Welcome back! I've really appreciated the comments you've been making this week. Thank you for letting me know that you're enjoying our exploration of design, even if the posts are a tad long. Today's post promises to be much shorter, but not any the less interesting. We'll be looking at composition today. The definition I found at About.com by Marion Boddy-Evans reads as follows:
Composition is the term used for the arrangements of the elements in or the subject matter of a painting. A successful composition draws in the viewer and pulls their eye across the whole painting so that everything is taken in and finally settles on the main subject of the painting.
In his Notes of a Painter, Henri Matisse defined composition this way: "Composition is the art of arranging in a decorative manner the diverse elements at the painter's command to express his feelings."
There are lots of rules (waiting patiently to be broken), but we're going to talk about three today, definitions again courtesy of Wikipedia.
THE RULE OF THIRDS states that an image should be imagined as divided into nine equal parts by two equally-spaced horizontal lines and two equally-spaced vertical lines, and that important compositional elements should be placed along these lines or their intersections.
This Rosie the Riveter poster is a great example of the Rule of Thirds. her face is in the top left third, her bent elbow in the lower right, the two things that really stand our in this design. If you follow the rules, good design can be timeless.
I try to use this rule as much as I can in my photography, but it can also be used in designing your scrapbook page. 3x3 grid designs are an easy way to use this rule. Looking through my designs, I find that I don't use grids very much, I vow to do it more! Here's the closest I could find, although each grid is not completely filled:
THE RULE OF ODDS states that by framing the object of interest in an artwork with an even number of surrounding objects, it becomes more comforting to the eye, thus creates a feeling of ease and pleasure. It is based on the assumption that humans tend to find visual images that reflect their own preferences/wishes in life more pleasing and attractive.
An image of a person surrounded/framed by two other persons, for instance, where the person in the center is the object of interest in that image/artwork, is more likely to be perceived as friendly and comforting by the viewer, than an image of a single person with no significant surroundings.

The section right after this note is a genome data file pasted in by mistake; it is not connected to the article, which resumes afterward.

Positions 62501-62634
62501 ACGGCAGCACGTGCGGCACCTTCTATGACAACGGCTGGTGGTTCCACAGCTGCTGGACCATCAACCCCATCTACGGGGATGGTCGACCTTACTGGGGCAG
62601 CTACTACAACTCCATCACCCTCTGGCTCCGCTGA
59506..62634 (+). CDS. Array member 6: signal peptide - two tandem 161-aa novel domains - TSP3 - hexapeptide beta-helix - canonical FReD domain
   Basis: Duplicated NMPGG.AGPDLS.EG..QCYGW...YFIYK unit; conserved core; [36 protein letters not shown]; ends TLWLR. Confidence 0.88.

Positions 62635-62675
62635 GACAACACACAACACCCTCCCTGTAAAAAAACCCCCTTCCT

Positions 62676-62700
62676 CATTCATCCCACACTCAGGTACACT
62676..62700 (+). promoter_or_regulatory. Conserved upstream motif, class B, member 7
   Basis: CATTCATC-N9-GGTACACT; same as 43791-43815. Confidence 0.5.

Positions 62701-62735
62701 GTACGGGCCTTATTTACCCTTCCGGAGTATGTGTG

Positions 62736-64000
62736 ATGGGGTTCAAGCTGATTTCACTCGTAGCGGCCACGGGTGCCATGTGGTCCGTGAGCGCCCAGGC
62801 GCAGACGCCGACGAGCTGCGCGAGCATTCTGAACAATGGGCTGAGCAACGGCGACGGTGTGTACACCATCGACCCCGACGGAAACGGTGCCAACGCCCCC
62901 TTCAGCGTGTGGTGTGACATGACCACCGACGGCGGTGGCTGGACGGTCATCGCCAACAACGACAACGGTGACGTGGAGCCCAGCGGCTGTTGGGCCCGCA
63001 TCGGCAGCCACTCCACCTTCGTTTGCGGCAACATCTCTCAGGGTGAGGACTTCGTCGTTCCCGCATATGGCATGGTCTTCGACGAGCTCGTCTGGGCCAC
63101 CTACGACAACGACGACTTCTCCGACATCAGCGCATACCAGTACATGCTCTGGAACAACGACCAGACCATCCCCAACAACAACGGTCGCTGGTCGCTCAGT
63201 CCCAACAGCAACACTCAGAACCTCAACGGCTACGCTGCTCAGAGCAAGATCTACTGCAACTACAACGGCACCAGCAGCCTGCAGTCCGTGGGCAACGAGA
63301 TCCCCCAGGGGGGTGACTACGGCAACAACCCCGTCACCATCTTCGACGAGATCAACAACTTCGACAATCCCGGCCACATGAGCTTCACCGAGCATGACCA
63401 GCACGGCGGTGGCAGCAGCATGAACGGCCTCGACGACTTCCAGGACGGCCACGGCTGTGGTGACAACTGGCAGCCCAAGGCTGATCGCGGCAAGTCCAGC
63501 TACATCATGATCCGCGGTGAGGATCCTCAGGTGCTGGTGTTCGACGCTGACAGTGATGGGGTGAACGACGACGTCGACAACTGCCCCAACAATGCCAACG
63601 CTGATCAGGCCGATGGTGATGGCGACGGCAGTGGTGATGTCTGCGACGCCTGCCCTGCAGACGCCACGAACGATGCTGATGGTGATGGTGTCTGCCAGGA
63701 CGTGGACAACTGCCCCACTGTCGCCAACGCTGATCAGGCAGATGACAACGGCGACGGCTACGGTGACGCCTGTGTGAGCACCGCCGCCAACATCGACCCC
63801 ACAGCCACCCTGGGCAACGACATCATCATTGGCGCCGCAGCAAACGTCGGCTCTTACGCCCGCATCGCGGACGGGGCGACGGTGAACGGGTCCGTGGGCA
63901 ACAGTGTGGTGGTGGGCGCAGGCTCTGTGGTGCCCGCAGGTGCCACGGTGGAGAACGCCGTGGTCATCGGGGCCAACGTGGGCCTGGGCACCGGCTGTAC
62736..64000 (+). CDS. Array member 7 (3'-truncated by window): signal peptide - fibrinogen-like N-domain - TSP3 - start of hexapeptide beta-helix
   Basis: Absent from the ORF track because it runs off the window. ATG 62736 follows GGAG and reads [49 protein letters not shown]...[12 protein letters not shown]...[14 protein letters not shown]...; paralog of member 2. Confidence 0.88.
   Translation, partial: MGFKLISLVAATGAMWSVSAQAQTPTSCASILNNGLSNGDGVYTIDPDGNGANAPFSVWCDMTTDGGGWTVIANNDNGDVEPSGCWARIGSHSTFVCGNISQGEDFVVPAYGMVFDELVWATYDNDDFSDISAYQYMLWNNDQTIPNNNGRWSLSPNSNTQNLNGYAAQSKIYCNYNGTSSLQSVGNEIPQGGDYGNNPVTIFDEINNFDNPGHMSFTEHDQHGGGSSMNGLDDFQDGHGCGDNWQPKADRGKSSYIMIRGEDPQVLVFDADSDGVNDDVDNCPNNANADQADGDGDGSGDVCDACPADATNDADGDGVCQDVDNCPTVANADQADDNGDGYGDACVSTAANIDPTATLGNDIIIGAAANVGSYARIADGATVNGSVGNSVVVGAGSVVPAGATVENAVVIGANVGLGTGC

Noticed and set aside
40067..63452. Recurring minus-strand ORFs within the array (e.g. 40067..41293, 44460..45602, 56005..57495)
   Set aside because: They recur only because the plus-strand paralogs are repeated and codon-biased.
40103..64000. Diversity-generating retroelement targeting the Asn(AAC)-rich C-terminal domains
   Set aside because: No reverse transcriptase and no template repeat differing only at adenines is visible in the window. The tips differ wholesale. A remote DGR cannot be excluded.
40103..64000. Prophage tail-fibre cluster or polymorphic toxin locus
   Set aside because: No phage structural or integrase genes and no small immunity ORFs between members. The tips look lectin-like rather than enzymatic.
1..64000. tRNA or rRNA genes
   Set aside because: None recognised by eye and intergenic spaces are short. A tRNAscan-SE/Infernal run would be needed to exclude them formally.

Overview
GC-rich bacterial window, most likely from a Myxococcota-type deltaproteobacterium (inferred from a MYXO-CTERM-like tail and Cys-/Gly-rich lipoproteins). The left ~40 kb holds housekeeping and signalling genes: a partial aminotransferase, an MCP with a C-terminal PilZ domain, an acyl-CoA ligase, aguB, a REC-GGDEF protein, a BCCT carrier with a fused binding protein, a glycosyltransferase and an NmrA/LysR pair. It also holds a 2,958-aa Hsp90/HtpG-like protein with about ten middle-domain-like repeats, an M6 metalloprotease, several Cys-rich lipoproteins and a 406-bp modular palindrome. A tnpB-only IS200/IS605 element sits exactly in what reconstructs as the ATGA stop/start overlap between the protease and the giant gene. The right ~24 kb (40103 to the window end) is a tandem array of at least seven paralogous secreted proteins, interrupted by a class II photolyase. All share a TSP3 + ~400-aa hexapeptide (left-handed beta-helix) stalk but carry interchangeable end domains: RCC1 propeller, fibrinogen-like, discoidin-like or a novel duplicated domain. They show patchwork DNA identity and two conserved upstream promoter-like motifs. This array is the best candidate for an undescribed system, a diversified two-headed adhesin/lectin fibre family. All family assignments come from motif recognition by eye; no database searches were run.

Here are a couple of examples for you, the first from Country Living magazine.
This second one cracks me up, it's called Walking Typewriters by graphic designer Kevin Lucius (you can buy his work on Etsy. Cool.). Note the Rule of Odds is employed a few different ways? The three typewriters and the five hands you see when you look across the page. Very clever.
And from my own personal collection of scrapbook pages...as many times as I use this rule, I find I break it just as quickly. Rules are meant to be broken, right? But here's an example of 5 speech bubbles to show I can do it. :)
THE RULE OF SPACE applies to artwork (photography, advertising, illustration) picturing object(s) to which the artist wants to apply the illusion of movement, or which is supposed to create a contextual bubble in the viewer's mind.
This can be achieved, for instance, by leaving white space in the direction the eyes of a portrayed person are looking, or, when picturing a runner, adding white space in front of him rather than behind him to indicate movement.
I use this rule in my photography a lot, then I'll use that space to do my journaling in or I'll put my titlework in the empty space.
Basically anytime you use white space, you're apply this rule to your composition. Pretty easy, huh? Here's a really fun article on white space, called My Problem With White Space by Matt Ward. I understand Matt's point of view, white space gets on my daughter's nerves when I share my work with her. She's starting to embrace it though, which makes this white-space-loving momma happy.
And just a P.S. (of sorts, since it's not really a the end of my post, it's really an M.S.--mid script, sorry. I digress.) in case you might be asking: white space doesn't have to be white, it can be brown (or red, orange, yellow, green, blue, indigo, violet, or anything in between.) as in this example from Alyssasezello.
Though not rules, here are a few other pointers that you can add to your arsenal of design information:
Other techniques (from Wikipedia)
- There should be a center of interest or focus in the work, to prevent it becoming a pattern in itself;
- The direction followed by the viewer's eye should lead the viewer's gaze around all elements in the work before leading out of the picture;
- The subject should not be facing out of the image;
- A moving subject should have space in front;
- Exact bisections of the picture space should be avoided;
- Small, high contrast, elements have as much impact as larger, duller elements;
- The prominent subject should be off-centre, unless a symmetrical or formal composition is desired, and can be balanced by smaller satellite elements
- the horizon line should not divide the art work in two equal parts but be positioned to emphasize either the sky or ground; showing more sky if painting is of clouds, sun rise/set, and more ground if a landscape.
Finally, in my searching for information on design, I ran into this delightful missive by Marvin Bartel, an artist and former professor from Goshen, Indiana. It's called Percy's Principles of Composition and I enjoyed reading through it so much, I thought you might too. It's Mr. Bartel's personal list of principles. He encourages you to make your own as well. So, let's think about that today, yes?
We've got a great giveaway for you tomorrow, please be sure to come back to check it out. Tell all your friends about it too! :)